Tuesday, March 20, 2012

A turning point for the British Armed Forces in Afghanistan

Cpl Jake Hartley, 20, Pte Anthony Frampton, 20, Pte Christopher Kershaw, 19, Pte Daniel Wade, 20, and Pte Daniel Wilford, 21, of 3rd Battalion The Yorkshire Regiment died with Sgt Nigel Coupe, 33, of 1st Battalion The Duke of Lancaster's Regiment, when their Warrior was blown up in Afghanistan.

Names assuredly that will live on for a long time, remembered with regret. Rightly so. Time will tell if their deaths were a watershed moment, a turning point for the British Armed Forces in Afghanistan.

Probably not. Everyone knows we are committed to the campaign until 2014 and despite the loss and grief many in the York's community feel about this campaign, we should see it out until the end.

What many do not realise is that the media are only briefed by the MoD on the terms of the government. We only find out about what occurs in Afghanistan via press leaks or from the ingenuity of the press itself. As a rule, the MoD never comment on operations, and certainly never breaks the cardinal rule of not reporting on Special ops; Much the same way the Admiralty never disclose the whereabouts of the Royal Navy's submarines.

Therefore, the only news that often comes out of Afghanistan is negative. This tactic is often manipulated in favour of the enemy as propaganda to demonstrate the weakness of the ISAF (International Security Assistance Force), which we will feel in Britain.

In addition in the UK, a feeling of being under siege can be exacerbated by supporters of Islamist terrorism whom use seemingly negative news about the conflict in favour of their warped views on Islam to call into question Britain’s role in Afghanistan.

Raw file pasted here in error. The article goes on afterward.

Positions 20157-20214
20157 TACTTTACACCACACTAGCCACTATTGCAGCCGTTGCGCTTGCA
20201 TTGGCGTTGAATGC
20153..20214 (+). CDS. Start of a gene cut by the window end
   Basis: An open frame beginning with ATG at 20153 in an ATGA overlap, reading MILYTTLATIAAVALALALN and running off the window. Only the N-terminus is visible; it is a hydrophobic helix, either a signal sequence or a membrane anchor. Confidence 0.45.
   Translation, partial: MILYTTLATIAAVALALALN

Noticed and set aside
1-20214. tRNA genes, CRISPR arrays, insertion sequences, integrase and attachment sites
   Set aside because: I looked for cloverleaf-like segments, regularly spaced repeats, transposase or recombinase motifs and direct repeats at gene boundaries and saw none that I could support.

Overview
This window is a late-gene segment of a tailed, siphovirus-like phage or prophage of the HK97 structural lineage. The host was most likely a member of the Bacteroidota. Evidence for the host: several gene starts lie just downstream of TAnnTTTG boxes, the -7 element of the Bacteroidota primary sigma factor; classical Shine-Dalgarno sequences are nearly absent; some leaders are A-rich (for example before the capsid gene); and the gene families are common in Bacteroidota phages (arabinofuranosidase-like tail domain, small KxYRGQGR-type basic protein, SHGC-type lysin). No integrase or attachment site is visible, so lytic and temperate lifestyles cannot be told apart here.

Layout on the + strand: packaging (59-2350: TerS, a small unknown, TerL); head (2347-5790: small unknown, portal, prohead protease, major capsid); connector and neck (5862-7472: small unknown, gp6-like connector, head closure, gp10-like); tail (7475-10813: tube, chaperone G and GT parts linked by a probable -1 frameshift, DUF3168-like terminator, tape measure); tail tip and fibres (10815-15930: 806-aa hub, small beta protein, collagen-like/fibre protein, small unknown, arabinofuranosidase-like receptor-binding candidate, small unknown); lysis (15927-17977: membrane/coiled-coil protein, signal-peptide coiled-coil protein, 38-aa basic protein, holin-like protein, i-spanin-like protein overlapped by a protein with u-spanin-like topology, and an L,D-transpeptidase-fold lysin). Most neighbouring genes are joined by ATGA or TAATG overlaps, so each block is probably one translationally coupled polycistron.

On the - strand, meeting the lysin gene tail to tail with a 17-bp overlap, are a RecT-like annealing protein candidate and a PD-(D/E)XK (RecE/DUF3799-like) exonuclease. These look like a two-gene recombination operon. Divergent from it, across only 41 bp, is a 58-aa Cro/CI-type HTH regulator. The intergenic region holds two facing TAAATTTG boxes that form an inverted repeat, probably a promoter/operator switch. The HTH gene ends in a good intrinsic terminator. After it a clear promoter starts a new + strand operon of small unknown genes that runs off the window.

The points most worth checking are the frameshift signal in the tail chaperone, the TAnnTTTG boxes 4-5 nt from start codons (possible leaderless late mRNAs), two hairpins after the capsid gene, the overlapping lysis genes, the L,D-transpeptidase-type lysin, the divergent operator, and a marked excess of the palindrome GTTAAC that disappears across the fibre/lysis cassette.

However, because Britain, as a substantial rule on reporting of conflicts, says little about its Armed Forces, it cannot be accused of propaganda by its enemies. The same rule applies to the abduction of British nationals – the UK government does not negotiate with pirates, kidnappers, nor terrorists.

It takes real nerve and strength to have this policy; often stuck between a rock and a hard place of international and domestic criticism, traditionally British governments have been doing this for a century, by nature becoming very adept.

The aphorism goes: don’t take a Brit, it won’t get you anything.

Because of the death of the 6 soldiers recently, and public opinion running so high, some little positive news did come out of Afghanistan via the MoD only days after their deaths. Although it was little reported by the mass media, naturally, it can give a modicum of succour to the bereaved.


  1. Our best wishes go out to the friends and families of the soldiers who've died, and all the military and ex military personnel who knew them.

  2. It's a difficult truth that often our small successes can only come out of the deaths of some of our military heroes. In it til 2014 yet with redundancies and cuts throughout...we are here to support ex-Forces servicemen and women but we're hearing more stories about depression and PTSD than we are about physical violence. A sign of the times?

    Katie Hire a Hero